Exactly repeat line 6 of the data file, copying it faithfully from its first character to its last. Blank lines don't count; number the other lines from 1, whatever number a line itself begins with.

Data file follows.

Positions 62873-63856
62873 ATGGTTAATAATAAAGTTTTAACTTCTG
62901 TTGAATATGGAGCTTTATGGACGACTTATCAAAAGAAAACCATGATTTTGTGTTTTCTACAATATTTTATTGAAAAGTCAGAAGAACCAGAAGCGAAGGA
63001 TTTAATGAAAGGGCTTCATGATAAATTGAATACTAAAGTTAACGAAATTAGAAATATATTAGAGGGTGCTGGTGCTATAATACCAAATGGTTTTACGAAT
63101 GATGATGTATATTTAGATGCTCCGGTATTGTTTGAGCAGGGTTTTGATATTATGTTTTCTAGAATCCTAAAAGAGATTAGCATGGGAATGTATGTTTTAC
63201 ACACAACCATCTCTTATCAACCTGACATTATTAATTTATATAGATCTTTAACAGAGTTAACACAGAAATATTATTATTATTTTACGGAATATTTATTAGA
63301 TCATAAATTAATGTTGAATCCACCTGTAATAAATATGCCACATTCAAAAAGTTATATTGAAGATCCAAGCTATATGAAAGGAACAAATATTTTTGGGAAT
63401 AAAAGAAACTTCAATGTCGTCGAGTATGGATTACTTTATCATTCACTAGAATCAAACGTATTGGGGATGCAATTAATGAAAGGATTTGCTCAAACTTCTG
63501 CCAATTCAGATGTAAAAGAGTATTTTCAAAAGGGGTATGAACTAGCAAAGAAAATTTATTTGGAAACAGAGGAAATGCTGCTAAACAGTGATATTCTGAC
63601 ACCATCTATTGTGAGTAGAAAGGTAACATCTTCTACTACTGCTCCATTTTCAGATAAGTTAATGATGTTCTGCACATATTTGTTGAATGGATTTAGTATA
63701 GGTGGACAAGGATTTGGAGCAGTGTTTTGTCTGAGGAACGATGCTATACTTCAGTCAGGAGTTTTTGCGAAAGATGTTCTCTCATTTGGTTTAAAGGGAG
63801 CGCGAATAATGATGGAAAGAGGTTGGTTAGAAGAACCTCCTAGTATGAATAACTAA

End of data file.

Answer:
63201 ACACAACCATCTCTTATCAACCTGACATTATTAATTTATATAGATCTTTAACAGAGTTAACACAGAAATATTATTATTATTTTACGGAATATTTATTAGA